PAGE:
LITTLE ROCK, Ark. (Legal Newsline) — The Arkansas Supreme Court ruled that a circuit court erroneously interpreted the law when it concluded that a defendant waived its right to compel a pretrial notice.
Associate Justice Shawn Womack authored the Feb. 27 opinion. Justice Josephine Linker Hart concurred and authored a separate opinion, while justices Robin Wynne and John Kemp co-authored a dissenting opinion.
"We must decide whether a defendant waives the right to compel class notice by moving for summary judgment prior to notice, even if the motion is denied and no decision on the merits has been rendered," Womack wrote. "Under such circumstances, we conclude that the defendant does not waive the right to compel pretrial notice."
Jennifer Merriott filed a lawsuit against the City of Fort Smith, alleging it misused public funds that were earmarked for a curbside residential recycling program. She was seeking, as part of the class action lawsuit, a full refund of monies she alleged were illegally extracted. In the case, Merriott filed for class certification, which was certified in January 2018. The city then moved for summary judgment, according to the suit.
Ten months later, the city sought to compel the class notice, but Merriott responded that when the city moved for summary judgment, it waived its notice. The circuit court agreed and the city appealed to the state Supreme Court.
The court reversed the trial court's decision and remanded the case for further proceedings.
The Supreme Court found that the circuit court's ruling was in error because it interpreted National Enterprises v. Kessler wrong. It reversed and remanded the case back to the circuit court.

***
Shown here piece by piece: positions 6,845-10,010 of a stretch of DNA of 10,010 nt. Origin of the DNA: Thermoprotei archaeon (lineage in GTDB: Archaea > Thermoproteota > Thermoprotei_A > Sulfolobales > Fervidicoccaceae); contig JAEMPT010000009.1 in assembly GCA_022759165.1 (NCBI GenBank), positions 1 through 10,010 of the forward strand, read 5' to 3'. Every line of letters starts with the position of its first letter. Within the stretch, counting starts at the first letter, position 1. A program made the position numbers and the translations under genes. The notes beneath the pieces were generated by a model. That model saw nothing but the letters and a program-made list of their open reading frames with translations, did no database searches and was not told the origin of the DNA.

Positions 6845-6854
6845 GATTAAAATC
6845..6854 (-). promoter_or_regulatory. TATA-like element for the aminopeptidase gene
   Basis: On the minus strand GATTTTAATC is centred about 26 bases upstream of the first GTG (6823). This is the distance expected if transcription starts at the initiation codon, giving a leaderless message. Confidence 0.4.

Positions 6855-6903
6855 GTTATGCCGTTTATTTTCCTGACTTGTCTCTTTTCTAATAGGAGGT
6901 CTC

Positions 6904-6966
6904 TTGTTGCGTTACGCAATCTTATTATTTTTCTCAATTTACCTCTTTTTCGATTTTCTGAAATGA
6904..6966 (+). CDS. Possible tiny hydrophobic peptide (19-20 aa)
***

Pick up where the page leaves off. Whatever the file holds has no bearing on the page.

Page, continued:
Hart wrote in her concurring opinion that while she agreed the circuit court abused its discretion when it denied the motion for prejudgment notice, she wanted to write separately to note that she believed the court needed to adopt a mechanism for interpretations to reflect the actual court rules.
"I am mindful that this court has often said that our interpretation of a rule or statute becomes part of the rule or statute being interpreted," Hart wrote. "However, dicta in an obscure case does not create a fissure in Rule 23 that swallows explicit language of the rule."
Wynne wrote in the dissenting opinion, in which Kemp joined, that she felt the city had waived its right to notice when it moved for summary judgment and that, because of that, she did not agree with the majority's opinion.
"In my view, it was the City’s decision to file the motion, without regard to the trial court’s ruling on that motion, that waived the mandate that class notice be provided," she wrote in her dissenting opinion.
Arkansas Supreme Court case number CV-19-255